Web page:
Clearly, history as Mukherjee or David understands it is a positivist history, which establishes "facts" from studying established archives. The question that has, however, confronted historians for a long time now is whether official documents, such as the proceedings of Pandey’s trial, should by themselves be used to reconstruct the past.
As studies of peasant and tribal uprisings in nineteenth and twentieth century India have shown, the official view was perpetually engaged in a minimisation of such events as sporadic, emotional acts, whereas a reading against the grain of such sources produces an altogether different interpretation of such uprisings. In the case of Pandey, the official view would naturally be in favour of depicting this as a rash act, committed under the influence of bhang, more so if there had been any stirrings of discontent around the introduction of the greased cartridges.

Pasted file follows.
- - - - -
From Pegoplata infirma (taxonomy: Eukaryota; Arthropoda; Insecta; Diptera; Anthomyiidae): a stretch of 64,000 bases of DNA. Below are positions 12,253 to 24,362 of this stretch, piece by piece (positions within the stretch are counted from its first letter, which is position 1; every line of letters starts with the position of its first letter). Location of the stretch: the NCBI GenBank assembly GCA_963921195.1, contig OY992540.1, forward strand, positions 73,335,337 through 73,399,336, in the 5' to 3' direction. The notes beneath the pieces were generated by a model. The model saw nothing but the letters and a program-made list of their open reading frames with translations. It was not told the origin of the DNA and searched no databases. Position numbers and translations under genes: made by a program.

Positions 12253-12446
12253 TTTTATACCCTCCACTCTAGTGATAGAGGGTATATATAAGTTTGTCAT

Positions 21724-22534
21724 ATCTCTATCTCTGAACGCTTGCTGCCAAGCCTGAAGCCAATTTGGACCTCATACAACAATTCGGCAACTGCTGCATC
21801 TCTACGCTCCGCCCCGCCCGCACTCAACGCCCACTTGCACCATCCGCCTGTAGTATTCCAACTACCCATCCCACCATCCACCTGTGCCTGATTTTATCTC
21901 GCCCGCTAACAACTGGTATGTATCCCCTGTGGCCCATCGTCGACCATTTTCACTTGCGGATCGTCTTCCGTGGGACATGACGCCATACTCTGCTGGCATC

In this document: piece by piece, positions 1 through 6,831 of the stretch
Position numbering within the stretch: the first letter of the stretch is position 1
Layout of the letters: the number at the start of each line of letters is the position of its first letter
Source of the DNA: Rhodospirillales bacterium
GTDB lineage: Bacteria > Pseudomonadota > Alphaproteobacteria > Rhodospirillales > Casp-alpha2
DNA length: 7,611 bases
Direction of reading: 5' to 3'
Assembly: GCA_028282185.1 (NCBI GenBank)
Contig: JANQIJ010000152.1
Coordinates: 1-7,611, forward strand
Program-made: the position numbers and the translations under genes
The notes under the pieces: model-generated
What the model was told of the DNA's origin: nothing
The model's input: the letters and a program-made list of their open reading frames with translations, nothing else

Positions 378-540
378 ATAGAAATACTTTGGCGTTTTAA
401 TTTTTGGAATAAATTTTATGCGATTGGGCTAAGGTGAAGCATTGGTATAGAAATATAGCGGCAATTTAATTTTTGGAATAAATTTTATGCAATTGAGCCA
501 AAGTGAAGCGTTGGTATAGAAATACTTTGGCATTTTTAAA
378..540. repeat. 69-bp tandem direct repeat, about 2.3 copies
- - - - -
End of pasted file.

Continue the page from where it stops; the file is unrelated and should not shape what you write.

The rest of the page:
However, not being an expert on 1857, my concern is not whether Pandey was a nationalist, or whether he was simply too intoxicated for his own good. My concern is with this understanding of history, which sees no grey areas between "fact" and falsification, or how myth has been integral to the very unfolding of what we understand as history. The Pandey legend is just one such case in point.
Coming to the film itself, my idea here is not to embark on its defence. For me, it is a popular film, enjoyable for good production values, star qualities and the like. My concern arises regarding attempts to impute some sort of fake historicity on this kind of a text, which would not be concerned with such issues in the very first place. The very logic of making a film like Mangal Pandey, at a time when the Mumbai film industry has reaped heavily on period films, and those based on the lives of nationalist figures like Bhagat Singh, would entail its fitting into a popular nationalist perspective.